I wasn’t the only person in the world with this condition and others had it far worse than me and dealt with it well. Plus we should be grateful every day that we are on this earth full stop!

My Epilepsy wasn’t holding me back from anything. The way I was perceiving it and dealing with it was.

Together in Electric Dreams

Typing ‘famous people with epilepsy’ into Google is a right treat when you’re ‘an epileptic’. Perhaps not as much fun as reading about Epilepsy in the olden days. If I’d have been alive before the 1970’s, I would have been forbidden to get married (not that that’s much different to now) and wouldn’t have been permitted into restaurants or the cinema. No Nandos, pick’n’ mix and a scary flick for me. If I existed in the 1900s, I’d have simply been admitted to an insane asylum and labelled as having a ‘neurotic disorder’. Harsh. In ancient times, I’d have been lying down having a hole knocked into my skull to release the evil spirits. Who seriously thought that was a good idea?

So then, famous people with Epilepsy.
We have some great musicians and actors such as Elton John, Neil Young, Prince, Lil’ Wayne, Danny Glover, Hugo Weaving, Rik Mayall and Jimmy Read (he actually died from his seizures).
There are authors such as Agatha Christie, Charles Dickens and Lewis Carroll, who claims his epilepsy inspired several of the effects that Alice (in her Wonderland) felt.
Artists and composers such as Tchaikovsky, Michelangelo and Vincent Van Gogh (it has been suggested that the illness is the reason he went mad and lopped his ear off).
Athletes and sports people such as Florence Griffith-Joyner (who also sadly lost her life as a result of the condition), Dai Greene and Chanda Gun.
Finally inspirational figures such as Alexander the Great, Theodore Roosevelt, Napoleon Bonaparte, Socrates and Julius Caesar (is it completely inappropriate to crack the seizure salad joke again at this point?).

So what’s your point Liz? You think you’re special just because you share a disease with the bloke from Lethal Weapon?
Well no obviously not, but whereas I was moaning and groaning about not being able to drive for a year, consider what they were doing. Writing classic novels, making beautiful music, painting massive ceilings and representing their country with pure, elite physical activity. Military leaders and wise philosophers just following their passions and callings, despite their brains flipping out on them here and there.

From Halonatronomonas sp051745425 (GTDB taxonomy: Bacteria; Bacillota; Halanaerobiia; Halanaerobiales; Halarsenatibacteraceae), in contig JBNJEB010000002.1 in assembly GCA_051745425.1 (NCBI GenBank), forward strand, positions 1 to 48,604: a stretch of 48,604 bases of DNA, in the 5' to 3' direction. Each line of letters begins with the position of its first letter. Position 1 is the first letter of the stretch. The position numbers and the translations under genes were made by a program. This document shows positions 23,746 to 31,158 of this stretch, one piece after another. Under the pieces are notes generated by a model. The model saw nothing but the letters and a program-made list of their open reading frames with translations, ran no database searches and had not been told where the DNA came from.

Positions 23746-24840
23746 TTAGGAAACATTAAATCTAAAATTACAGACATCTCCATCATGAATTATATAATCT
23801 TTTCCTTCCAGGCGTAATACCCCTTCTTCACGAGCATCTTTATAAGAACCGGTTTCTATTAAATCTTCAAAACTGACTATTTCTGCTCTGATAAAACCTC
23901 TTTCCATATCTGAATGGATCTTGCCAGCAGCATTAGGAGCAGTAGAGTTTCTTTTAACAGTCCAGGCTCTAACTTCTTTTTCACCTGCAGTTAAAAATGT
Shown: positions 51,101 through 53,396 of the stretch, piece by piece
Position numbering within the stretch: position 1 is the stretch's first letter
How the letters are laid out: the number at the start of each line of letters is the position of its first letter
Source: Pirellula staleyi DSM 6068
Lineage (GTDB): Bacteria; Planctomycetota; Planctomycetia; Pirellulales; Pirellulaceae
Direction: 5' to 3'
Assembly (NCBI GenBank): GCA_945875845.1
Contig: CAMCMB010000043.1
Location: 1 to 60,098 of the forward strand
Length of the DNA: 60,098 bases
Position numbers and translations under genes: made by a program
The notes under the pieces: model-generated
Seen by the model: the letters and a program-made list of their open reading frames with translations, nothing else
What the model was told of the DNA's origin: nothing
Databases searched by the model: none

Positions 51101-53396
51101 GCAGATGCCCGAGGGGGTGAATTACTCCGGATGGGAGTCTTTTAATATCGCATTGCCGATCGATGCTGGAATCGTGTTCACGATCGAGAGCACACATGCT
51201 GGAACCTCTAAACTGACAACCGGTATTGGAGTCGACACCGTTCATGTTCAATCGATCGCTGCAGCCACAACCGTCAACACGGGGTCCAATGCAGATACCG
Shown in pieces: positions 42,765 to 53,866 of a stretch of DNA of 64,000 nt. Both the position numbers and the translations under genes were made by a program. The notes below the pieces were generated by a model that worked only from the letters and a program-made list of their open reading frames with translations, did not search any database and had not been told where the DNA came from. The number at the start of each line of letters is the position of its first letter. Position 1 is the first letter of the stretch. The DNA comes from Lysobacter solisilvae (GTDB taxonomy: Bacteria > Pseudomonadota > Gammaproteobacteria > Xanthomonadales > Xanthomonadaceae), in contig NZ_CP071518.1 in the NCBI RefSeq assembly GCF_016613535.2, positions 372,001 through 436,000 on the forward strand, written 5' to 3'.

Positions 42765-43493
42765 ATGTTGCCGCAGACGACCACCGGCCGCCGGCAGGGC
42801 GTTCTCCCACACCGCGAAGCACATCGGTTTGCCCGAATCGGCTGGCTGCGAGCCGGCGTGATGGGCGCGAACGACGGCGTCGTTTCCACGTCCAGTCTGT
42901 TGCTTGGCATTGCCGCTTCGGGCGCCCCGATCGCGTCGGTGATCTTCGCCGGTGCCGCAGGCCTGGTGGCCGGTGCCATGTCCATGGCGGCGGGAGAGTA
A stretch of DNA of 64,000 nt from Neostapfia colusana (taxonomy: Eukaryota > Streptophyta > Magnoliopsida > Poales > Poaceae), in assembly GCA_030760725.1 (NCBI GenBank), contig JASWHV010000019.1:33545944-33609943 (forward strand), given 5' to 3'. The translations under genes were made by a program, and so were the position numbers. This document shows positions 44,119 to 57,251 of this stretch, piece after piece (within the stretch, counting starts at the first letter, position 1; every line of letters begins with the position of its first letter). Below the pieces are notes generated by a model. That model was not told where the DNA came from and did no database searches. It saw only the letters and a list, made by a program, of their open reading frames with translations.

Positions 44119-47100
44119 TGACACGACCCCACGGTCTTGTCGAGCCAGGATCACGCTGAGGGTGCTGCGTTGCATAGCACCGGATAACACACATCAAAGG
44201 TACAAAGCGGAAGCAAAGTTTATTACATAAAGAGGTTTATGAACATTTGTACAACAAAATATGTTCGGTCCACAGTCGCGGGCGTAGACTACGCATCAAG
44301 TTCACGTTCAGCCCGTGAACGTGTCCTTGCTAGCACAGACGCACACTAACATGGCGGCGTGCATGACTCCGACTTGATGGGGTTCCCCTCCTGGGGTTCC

So what’s different now then Liz? Are you going to start bleating words of wisdom again?
Well yes actually. My epilepsy is no different to when I was diagnosed. It hasn’t progressed, it hasn’t changed form and it hasn’t spread or become contagious. But my outlook and actions are very different.
Everyone’s epilepsy is different; symptoms, triggers, seizures, treatment. But it is a general condition where one can maximise control. Here are my epilepsy revelations that I have recognised over the years and top tips:
Sleep like a bear- it sounds obvious but it isn’t always. I have considered lack of sleep to be my main seizure trigger. If I was ever sleep deprived, I’d have been at risk of some form of seizure. This may be from stress, alcohol, sleeping in an unfamiliar place or a combination. I once had a little mini-break to Devon. I was stressed from not being able to sleep after the Jagerbombs, in a different bed in a B&B and p*ssed as a fart. I had ‘waves’ throughout the next day and was practically comatosed by the time we got home.
Since I have made my bed time hours old age pensioner-like and more importantly regular, my electric brain has been very calm.
Look after your body and brain– I know I banged on last time about food but I can’t emphasise enough the difference it has made for me. I am not on a calorie counting diet (although I do keep tabs on it) but my main priority is to eat enough of everything. I’m talking carbs, protein, fats, as well as enough vitamins and minerals. I’m no Joe Wicks but I know how to throw a healthy, yet tasty(ish) meal together. Don’t assume I never have a treat because I do. I can have scary amounts during a takeaway and/or confectionary item binge. Chuck me into McDonalds and I’ll bet I could out-eat any of you.
I invest in good quality vitamins, which are Omega 3, Magnesium, Vitamin D (which everyone should take in this sun-deprived country), Zinc and Vitamin B12. All are good for brain function.
I drink as much water as I can glug down. Dehydration is another trigger for me. So I’m that strange fish at the end of a night out, slurring at the barman to give me two pints of tap water.